How to Stockpile Content for a Rainy Day

When I was a little girl, I had a frog wallet and a piggy bank. The wallet was shiny green and made from some sort of vinyl material. Coins went in the frog’s “mouth” — a pouch accessed by opening the U-shaped metal clasp. There was another space for folded paper money in the frog’s belly.

The piggy bank was white plastic molded into the shape of a pig sitting up like a person. The pig was wearing a blue jacket and a red bow tie, and the money went into a slot cut into the top of his blue cap. That slot was the only opening the piggy bank had.

My parents taught me that the frog money was money I could spend now. Piggy bank money, on the other hand, I was saving for a rainy day. That’s why there was no easy way to get money out of the pig.

Money isn’t the only thing we saved for a rainy day. Our freezer was always stocked with meat, and my mom kept a large pantry cabinet filled with canned vegetables, soups, and other non-perishable food items like beans, rice, and pasta. She didn’t want us to ever have to go hungry.

Whenever we had “extra,” we put money and food aside for a time when we would need it later.

I do the same thing with content now that I’m a professional copywriter. Let me explain …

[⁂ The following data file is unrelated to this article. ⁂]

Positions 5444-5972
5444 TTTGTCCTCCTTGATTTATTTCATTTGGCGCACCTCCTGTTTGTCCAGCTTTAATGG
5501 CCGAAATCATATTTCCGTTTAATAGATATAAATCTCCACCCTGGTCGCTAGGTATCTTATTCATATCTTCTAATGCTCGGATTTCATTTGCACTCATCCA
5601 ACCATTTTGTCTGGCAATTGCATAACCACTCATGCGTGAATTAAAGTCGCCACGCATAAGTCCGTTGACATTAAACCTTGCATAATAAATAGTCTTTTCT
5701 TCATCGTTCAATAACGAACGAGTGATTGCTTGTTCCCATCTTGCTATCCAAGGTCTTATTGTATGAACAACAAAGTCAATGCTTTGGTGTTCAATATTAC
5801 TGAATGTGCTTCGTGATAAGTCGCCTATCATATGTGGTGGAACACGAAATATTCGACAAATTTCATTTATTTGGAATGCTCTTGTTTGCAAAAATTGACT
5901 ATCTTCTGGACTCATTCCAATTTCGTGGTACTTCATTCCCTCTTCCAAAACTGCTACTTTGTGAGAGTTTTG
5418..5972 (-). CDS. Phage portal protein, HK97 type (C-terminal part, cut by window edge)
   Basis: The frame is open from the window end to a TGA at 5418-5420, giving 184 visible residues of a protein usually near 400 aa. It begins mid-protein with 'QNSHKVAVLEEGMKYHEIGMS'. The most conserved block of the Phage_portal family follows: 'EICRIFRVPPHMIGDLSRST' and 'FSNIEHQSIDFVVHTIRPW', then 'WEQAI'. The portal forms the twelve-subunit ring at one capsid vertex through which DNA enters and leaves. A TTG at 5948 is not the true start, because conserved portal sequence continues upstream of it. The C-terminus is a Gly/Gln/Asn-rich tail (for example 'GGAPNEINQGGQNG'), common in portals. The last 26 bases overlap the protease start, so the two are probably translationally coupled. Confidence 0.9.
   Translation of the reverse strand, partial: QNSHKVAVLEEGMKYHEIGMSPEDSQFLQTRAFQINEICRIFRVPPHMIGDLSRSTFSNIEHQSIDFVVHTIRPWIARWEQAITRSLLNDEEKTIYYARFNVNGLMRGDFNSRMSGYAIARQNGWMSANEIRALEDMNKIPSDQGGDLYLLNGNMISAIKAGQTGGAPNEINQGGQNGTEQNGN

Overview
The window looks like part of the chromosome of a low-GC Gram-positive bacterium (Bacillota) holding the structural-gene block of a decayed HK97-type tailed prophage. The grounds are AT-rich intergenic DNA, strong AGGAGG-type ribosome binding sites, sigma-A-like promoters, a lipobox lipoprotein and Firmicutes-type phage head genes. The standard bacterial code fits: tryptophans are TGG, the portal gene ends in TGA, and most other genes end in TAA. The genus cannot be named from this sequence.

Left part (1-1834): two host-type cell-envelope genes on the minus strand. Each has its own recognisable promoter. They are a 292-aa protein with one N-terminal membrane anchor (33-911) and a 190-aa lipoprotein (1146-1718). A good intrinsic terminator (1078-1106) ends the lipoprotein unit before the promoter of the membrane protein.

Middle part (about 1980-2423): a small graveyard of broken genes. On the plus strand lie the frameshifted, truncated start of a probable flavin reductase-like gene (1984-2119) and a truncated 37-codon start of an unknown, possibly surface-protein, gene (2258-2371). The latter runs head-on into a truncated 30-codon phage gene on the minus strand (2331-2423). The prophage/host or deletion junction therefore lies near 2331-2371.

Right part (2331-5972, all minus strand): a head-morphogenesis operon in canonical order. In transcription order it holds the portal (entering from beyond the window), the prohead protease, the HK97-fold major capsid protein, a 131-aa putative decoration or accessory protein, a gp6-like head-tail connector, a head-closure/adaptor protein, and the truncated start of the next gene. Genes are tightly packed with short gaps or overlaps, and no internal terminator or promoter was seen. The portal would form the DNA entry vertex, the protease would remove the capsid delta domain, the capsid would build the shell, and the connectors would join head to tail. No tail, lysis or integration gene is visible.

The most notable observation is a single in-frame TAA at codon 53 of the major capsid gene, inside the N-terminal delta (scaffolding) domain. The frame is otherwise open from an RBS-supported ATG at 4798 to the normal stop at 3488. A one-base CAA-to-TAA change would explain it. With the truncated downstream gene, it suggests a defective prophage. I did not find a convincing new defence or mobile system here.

Putting Extra Self-Marketing Content Aside for Later

One of my first retainer writing gigs was creating daily Facebook posts for a local appliance store. I learned early on that it was easier to write many posts all at once and then save them to be published as needed.

The same thing applies to regular email and article projects. When I’m already in the flow of writing for a specific client, it’s more productive to stay in the flow and write multiple pieces all at the same time.

This is also true for self-marketing content. So, when I have “extra” writing time during slow client months, I stay in the flow of my own marketing and write extra blog post articles and emails. I save these extras for the busy client months, so my marketing can remain consistent even when I’m focused on client work.

You can, too.

Developing an Organized Content Pantry

My mom’s pantry wasn’t always perfectly organized. Sometimes she forgot we already had six cans of corn, so she bought more when they were on sale. And then we’d have to eat a lot of corn.

It wasn’t long before we became tired of corn. The same is true for your audience. They’ll grow tired of reading the same kind of marketing content over and over.

When you’re stockpiling your extra self-marketing content, you need to have a system in place, so you know what you already have. This accomplishes two things. You can be sure to write a variety, AND you can use what you have in a timely manner.

For example, I promote myself with content about email marketing and social media marketing, among other topics. So, my pantry needs a balance of content covering both topics stockpiled for future use.

I have folders for future emails, blog articles, social media posts, and videos. The content also gets organized by category. Once the content’s been published, or uploaded and scheduled to be published, the files get moved into archive folders.

My filing system looks like this:

Email Marketing
Social Media Posts
Social Media Marketing
Social Media Posts

Email Marketing
Social Media Posts
Social Media Marketing
Social Media Posts